Earlier this week, the Supreme Court agreed to hear a case presenting questions about civil liability for false grand-jury testimony. The Court has previously held that grand-jury witnesses benefit from absolute immunity for their testimony, Briscoe v. LaHue, 460 U.S. 325 (1983), but at least two circuits have since carved out an exception for complaining witnesses. This exception is based on Malley v. Briggs, 475 U.S. 335 (1986), in which the Court refused to extend absolute immunity to a police officer who maliciously drew up a false complaint in support of an arrest warrant. Although two circuits have concluded that the logic of Malley also applies to a false “complaint” that takes the form of grand-jury testimony, at least two other circuits have held that the general immunity rule from Briscoe applies without regard to the nature of the testimony or the witness.
The Court will apparently now try to resolve the split in Rehberg v. Paulk (No. 10-788). The opinion below is at 611 F.3d 828 (11th Cir. 2010). Here are the facts. A grand jury indicted Charles Rehberg on three separate occasions in 2005 and 2006, but each time the indictment was ultimately dismissed. Police officer James Paulk was the chief complaining witness against Rehberg in the three grand-jury proceedings. Rehberg then filed a civil compaint against Paulk in federal court under 42 U.S.C. § 1983, alleging that Paulk violated his constitutional rights through malicious prosecution. Although the complaint named other defendants and presented a variety of other theories, the only aspect of the complaint at issue before the Supreme Court is a claim based on Paulk’s allegedly false testimony to the grand jury. The district court denied a motion to dismiss asserting immunity, but the Eleventh Circuit reversed in an interlocutory appeal. It is that reversal that is now before the Supreme Court.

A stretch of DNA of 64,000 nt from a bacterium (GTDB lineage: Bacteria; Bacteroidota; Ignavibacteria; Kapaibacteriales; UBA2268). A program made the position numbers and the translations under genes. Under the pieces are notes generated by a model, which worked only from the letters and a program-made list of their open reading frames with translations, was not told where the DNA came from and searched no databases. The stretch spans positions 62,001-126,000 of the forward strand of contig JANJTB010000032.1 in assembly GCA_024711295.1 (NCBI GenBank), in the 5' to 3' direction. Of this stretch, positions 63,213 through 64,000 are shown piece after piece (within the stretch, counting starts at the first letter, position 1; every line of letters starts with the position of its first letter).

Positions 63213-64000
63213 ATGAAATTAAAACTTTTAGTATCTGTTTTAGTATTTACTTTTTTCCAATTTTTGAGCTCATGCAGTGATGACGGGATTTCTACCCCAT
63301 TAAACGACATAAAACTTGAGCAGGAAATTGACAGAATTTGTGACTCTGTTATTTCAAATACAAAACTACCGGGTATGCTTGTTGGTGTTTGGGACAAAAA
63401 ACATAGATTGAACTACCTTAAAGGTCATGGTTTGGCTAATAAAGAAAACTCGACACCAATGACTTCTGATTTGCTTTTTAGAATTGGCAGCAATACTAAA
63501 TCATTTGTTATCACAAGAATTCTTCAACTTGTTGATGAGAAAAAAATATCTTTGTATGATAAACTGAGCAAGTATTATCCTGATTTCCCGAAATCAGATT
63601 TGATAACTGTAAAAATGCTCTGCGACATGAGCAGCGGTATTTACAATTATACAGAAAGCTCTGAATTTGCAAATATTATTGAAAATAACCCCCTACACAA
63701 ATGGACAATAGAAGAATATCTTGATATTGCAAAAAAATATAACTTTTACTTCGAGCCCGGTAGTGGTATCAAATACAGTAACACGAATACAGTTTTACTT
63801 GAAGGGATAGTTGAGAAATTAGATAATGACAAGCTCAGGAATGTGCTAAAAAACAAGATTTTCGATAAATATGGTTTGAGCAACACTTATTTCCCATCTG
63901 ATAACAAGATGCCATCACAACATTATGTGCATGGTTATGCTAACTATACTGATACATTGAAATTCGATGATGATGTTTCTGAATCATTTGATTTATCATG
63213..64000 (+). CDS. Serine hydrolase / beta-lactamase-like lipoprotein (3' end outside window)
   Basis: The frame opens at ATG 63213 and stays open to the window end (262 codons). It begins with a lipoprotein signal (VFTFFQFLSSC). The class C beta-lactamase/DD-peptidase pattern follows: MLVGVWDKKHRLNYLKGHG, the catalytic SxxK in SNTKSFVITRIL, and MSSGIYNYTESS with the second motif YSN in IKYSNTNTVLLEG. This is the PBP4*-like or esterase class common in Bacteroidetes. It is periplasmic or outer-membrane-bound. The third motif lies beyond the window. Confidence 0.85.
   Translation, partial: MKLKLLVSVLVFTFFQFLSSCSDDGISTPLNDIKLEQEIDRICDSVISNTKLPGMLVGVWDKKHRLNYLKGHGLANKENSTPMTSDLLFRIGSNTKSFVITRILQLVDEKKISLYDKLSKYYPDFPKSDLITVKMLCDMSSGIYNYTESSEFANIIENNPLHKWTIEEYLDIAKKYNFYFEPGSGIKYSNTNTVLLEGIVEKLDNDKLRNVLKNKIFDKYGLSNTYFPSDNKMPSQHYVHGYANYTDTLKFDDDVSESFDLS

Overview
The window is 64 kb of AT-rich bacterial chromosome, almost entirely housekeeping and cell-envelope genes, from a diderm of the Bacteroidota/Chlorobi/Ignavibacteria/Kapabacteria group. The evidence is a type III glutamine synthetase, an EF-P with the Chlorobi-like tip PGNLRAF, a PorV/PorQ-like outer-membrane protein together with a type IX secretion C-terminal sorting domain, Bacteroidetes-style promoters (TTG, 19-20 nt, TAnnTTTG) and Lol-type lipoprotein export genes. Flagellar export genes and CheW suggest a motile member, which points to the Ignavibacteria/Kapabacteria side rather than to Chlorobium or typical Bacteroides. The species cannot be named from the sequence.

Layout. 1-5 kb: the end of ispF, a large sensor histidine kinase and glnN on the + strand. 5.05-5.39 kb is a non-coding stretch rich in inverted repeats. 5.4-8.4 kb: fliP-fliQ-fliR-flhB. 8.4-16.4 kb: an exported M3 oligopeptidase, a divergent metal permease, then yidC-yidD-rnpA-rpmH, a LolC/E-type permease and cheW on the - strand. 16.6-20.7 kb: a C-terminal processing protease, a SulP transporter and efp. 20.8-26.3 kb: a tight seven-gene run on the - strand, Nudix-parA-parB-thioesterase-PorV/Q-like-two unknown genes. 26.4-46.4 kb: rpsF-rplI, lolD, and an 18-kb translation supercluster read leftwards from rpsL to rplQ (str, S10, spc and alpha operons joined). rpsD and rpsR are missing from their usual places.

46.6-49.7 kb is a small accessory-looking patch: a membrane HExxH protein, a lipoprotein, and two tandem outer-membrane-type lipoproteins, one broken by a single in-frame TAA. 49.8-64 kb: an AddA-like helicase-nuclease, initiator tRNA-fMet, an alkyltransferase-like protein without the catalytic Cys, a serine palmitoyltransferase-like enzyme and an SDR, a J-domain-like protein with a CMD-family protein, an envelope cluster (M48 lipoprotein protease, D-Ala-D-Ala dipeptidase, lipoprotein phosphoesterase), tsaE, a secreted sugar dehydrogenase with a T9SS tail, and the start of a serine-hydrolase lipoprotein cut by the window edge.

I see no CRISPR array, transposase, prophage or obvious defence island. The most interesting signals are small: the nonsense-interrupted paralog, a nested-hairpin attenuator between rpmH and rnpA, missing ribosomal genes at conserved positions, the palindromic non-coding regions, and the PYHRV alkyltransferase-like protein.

Given the procedural posture of the case, no facts have been established. But, assuming the allegations to be true, it is troubling to think that a police officer might escape liability despite subjecting a person to repeated indictment through false testimony. To be sure, criminal liability might still be established for perjury. But the whole point of § 1983 is the recognition that local officials cannot be trusted to bring other local officials to justice — establishing accountability for local criminal-justice actors is an important and historically well-established role for the federal courts to play through civil-rights litigation. I hope the Court in Rehberg will resist the invitation to further expand the immunity protections that have developed for police and prosecutors over the years.